A Louisiana judge on Monday (June 27) temporarily suspended laws prohibiting women in that state from having abortions, adding to the confusion in the United States since the reversal of the Supreme Court on the subject.

The High Court on Friday overturned the “Roe v. Wade” which for nearly 50 years guaranteed the right of American women to terminate their pregnancies, giving states the freedom to ban abortions. Several had immediately hastened to declare abortions illegal on their territory, relying in particular on laws that have remained dormant so far. Others intend to reduce the delays for abortion.

But the legal counter-offensive was quick, with complaints filed in state courts rather than federal justice. In Louisiana, a clinic and medical students have attacked the three laws banning abortions, arguing that they are too “vague” since they do not clearly specify exceptions or associated penalties. Judge Robin Giarrusso on Monday blocked those laws until a July 8 hearing.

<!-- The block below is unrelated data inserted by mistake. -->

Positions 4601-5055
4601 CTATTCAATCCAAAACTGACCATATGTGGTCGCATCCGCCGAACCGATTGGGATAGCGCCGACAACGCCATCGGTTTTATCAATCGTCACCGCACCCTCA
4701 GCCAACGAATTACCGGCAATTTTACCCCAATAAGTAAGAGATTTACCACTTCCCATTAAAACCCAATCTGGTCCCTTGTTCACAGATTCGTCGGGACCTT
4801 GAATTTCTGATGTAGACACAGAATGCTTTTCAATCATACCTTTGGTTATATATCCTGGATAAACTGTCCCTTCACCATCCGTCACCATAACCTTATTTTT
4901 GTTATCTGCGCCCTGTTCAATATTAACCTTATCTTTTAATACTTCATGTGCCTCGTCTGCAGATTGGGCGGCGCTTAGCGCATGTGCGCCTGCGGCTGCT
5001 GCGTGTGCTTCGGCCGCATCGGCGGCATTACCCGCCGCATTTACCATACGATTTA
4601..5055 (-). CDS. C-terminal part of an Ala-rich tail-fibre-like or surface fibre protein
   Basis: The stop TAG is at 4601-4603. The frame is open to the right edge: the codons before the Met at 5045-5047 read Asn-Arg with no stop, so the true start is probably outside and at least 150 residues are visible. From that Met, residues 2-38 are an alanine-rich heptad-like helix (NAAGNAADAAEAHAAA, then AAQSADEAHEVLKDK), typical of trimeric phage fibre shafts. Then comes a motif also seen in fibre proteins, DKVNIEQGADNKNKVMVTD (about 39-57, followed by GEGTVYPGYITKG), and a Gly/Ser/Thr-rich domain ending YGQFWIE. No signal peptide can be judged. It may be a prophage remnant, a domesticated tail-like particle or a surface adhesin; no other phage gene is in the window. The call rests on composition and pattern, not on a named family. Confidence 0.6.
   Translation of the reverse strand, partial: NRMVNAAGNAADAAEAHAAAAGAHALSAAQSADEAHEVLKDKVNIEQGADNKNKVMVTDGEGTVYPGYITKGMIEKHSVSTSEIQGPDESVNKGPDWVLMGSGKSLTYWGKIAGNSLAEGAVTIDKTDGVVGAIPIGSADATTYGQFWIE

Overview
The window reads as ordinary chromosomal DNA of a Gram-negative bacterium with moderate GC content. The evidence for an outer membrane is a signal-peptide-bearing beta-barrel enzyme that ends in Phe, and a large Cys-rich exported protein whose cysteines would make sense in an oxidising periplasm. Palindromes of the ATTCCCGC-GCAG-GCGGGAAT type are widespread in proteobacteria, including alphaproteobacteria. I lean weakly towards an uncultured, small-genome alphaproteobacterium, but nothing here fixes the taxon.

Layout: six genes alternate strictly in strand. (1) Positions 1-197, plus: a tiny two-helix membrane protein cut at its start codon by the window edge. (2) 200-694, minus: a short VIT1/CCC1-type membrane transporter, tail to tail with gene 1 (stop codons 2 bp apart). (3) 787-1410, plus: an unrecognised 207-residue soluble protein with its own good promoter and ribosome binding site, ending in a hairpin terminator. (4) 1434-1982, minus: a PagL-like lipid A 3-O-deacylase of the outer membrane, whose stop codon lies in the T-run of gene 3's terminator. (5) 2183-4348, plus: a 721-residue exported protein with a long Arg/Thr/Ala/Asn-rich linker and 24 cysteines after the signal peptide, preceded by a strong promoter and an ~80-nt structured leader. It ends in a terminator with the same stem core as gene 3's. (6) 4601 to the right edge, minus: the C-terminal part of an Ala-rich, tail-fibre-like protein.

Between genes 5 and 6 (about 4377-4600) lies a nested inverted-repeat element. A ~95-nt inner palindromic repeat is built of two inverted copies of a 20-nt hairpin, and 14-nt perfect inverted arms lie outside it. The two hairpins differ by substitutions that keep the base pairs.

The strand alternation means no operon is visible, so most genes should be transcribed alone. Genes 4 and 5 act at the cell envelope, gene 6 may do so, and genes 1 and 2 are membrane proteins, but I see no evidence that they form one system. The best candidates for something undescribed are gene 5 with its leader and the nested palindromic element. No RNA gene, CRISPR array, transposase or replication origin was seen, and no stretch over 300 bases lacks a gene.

“Abortions can resume in Louisiana,” the Center for Reproductive Rights, which represented the plaintiffs, immediately tweeted. “Every day a clinic is open can make a difference in someone’s life,” clinic president Nancy Northup said in a statement. In Mississippi, too, abortion is still legal.

Only temporary decisions

Those victories may only be short-lived, as Louisiana Attorney General Jeff Landry promised “to do everything in (his) power to ensure that laws protecting unborn children come into effect.” Similar battles are being played out across the country. In Utah, a court also temporarily suspended the ban on abortion, following a complaint filed by the powerful family planning association Planned Parenthood.

This represents “a victory, but it is only the first step in what will undoubtedly be a long and difficult fight”, commented the association, which had brought these lawsuits on the grounds that the ban on abortions violates, according to her, the Constitution of the State. The same argument is advanced in Florida by critics of a law reducing the legal deadline for an abortion to 15 weeks, which is due to come into force on Friday.

Other procedures take place in Ohio, Kentucky, Idaho, Texas or even Mississippi. This guerrilla should delay the deadline but, according to the Guttmacher Institute, half of the States, especially in the South and the conservative and religious center, should in the more or less long term ban abortions on their soil.

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